Time and again, we hear investors and pundits obsess with value stocks. Fortune, in selecting its 10 best stocks for 2012, openly admits that it looks only for value stocks with low price-to-earnings ratios. We think this is a poor way to look for stocks. While it is important to not overpay for a stock, "cheap" and "expensive" are very simplistic ways to look at stocks, and investors need to dig far deeper into companies to see if they present actual value.
To illustrate our point, we will use a department store as an example. If you go to the best merchandise in the store, you will find that it is usually never on sale. And why would any department store put cashmere on sale? If you can find that same piece of cashmere that you saw earlier for 25% off, by all means buy it. It is still the same piece of clothing, only 25% cheaper. Then you wander over to the clearance bin. The department store has a policy that everything in the bin is 75% off. There, you see piles of poorly made clothes that the department store is desperate to sell. They have to slash the prices in order to convince anyone to buy them.
But you are a smart, sophisticated shopper. You know that the reason these clothes are so cheap is because no one wants them. Why would you waste your money on such shoddy merchandise? It is true that the clearance bin has had periods where there are great pieces of clothing in it, such as late 2008 and early 2009. And when you wandered over to it in March 2009, you loved the quality of the merchandise that was on sale. But unless some sales associate gets drunk on the job and puts all the cashmere in the clearance bin, there is rarely anything worthwhile to find there.
While this analogy is simple, we think it illustrates our point quite well. Stocks with low P/E ratios are usually cheap for a reason. If a company has a low P/E ratio, that usually means that it is growing slower than companies with high P/E ratios, or that management has less credibility with investors.
While it is true that there are stocks that do not deserve to trade at low P/E ratios, those are few and far between. An example we would like to use is Chipotle (CMG) and Microsoft (MSFT). Many of the articles on Seeking Alpha about Chipotle have focused on its high price-to-earnings ratio, almost from the very start of its life as a public company. There is no debating it. Chipotle has, almost always, traded at a premium to other restaurants and the broader markets.
With the exception of the depths of the financial crisis, a period where earnings did not actually fall, Chipotle has always been richly valued. Chipotle bears have spent years pounding the table, arguing that the stock is too expensive to own, that the valuation is not sustainable. On the flip side, Microsoft bulls have spent years arguing that the stock is too cheap to ignore. It was cheap at a P/E ratio of 20, at a P/E ratio of 15, and the arguments have only gotten louder as Microsoft's P/E ratio dropped below 10.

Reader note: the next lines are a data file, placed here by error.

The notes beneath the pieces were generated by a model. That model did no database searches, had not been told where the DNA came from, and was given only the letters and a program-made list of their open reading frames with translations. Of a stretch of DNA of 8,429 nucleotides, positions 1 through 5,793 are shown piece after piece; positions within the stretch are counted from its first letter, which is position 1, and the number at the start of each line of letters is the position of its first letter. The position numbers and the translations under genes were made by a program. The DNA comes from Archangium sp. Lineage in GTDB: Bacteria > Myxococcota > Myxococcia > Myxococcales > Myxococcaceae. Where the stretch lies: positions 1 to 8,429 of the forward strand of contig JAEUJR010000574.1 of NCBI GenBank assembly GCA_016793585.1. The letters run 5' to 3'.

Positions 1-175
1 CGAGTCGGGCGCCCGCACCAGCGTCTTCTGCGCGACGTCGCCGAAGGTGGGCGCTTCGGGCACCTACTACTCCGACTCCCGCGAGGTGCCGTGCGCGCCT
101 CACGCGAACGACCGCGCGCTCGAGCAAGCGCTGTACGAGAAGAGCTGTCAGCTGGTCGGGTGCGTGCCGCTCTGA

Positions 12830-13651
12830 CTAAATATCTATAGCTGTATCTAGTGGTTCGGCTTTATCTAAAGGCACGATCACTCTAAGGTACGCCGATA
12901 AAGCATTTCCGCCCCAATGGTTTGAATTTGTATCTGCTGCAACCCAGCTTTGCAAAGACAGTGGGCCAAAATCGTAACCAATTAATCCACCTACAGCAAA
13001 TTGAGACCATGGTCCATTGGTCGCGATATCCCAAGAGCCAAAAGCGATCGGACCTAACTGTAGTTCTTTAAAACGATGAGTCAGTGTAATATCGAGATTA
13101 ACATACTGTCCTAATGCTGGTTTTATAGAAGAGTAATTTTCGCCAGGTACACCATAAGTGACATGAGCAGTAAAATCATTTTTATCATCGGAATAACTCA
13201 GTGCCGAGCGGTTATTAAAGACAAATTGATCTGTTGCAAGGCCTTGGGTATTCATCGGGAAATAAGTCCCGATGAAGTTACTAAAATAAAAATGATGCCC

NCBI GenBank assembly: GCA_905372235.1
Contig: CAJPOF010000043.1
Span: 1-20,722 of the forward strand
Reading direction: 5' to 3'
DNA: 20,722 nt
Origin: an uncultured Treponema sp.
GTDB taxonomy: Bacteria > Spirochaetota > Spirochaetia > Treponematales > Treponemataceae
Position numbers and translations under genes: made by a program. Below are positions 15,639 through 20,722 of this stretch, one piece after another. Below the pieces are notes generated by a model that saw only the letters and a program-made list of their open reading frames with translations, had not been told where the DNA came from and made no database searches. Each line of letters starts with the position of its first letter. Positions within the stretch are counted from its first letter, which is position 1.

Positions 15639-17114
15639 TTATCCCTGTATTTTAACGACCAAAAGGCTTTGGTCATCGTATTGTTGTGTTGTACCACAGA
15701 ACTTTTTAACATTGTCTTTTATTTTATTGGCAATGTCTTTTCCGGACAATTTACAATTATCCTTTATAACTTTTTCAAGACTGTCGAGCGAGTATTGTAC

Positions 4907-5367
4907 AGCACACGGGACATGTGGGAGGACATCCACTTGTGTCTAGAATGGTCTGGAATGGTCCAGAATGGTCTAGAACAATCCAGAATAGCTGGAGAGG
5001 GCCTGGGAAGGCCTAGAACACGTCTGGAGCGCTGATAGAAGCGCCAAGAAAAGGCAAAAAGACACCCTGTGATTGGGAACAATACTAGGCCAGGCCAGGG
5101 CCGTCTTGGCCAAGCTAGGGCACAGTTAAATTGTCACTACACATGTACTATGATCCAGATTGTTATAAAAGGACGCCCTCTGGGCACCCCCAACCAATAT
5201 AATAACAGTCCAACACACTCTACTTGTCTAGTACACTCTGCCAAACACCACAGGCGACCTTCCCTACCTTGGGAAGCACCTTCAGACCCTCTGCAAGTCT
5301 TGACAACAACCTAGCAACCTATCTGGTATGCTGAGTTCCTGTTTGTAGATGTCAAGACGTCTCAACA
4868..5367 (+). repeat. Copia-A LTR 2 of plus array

Here on Seeking Alpha, article after article touting Microsoft's appeal as an investment covers its "cheapness." Yet for all of the "value" that has built up in Microsoft's stock over the past 5 years, none of it (dividends aside) has been transferred into the pockets of shareholders.
Chipotle was an "expensive" stock when it doubled. And when it tripled. And when it quadrupled. Microsoft's "value" has only increased over the past 5 years, even as the stock has dropped. (Note: We are not making a recommendation on Chipotle or Microsoft in this article, and are not making assumptions about where the stocks will go from here.) The point we would like to drive home is that obsessing over P/E ratios makes investors miss out on the most successful companies. The best performing companies in the market are those that trade at a premium. Intuitive Surgical (ISRG), Whole Foods (WFM), and Alexion (ALXN) are all companies with high P/E ratios. And all have dramatically outperformed the market.
Are we saying investor need to dump all their value stocks and buy those that are expensive? Of course not. A good portfolio has both. But do not let a desire for "value" blind you to the opportunities out there. Value is a relative term, and we think stocks that generate profits for investors are value stocks, regardless of their P/E ratios. P/E ratios are but one tool an investor should use in determining which companies they should invest in. A high P/E ratio does not mean you are overpaying.
No investment screener should start with an elimination of stocks that you may think are expensive. Doing so will cause you to miss out on the leaders of the market. There are some things in life that people should not be cheap with, such as cars, engagement rings, and appliances. And in the financial world, investors should not cheap out on stocks. To have the finest quality, people almost always have to pay up. A Mercedes may be very expensive, but no one has ever complained that the price was not worth it. Chipotle may be a much more expensive stock than Microsoft, but what Chipotle investor has had any complaints about its performance? And what Microsoft investor is happy with its performance over the past 5 years?
Always remember that value is a relative term. Chipotle may have been a far more expensive stock than Microsoft over the last 5 years, but it has delivered a great deal more value to investors than Microsoft. The best investors are those that invest in the best companies. And the best companies are rarely "cheap" in the traditional sense.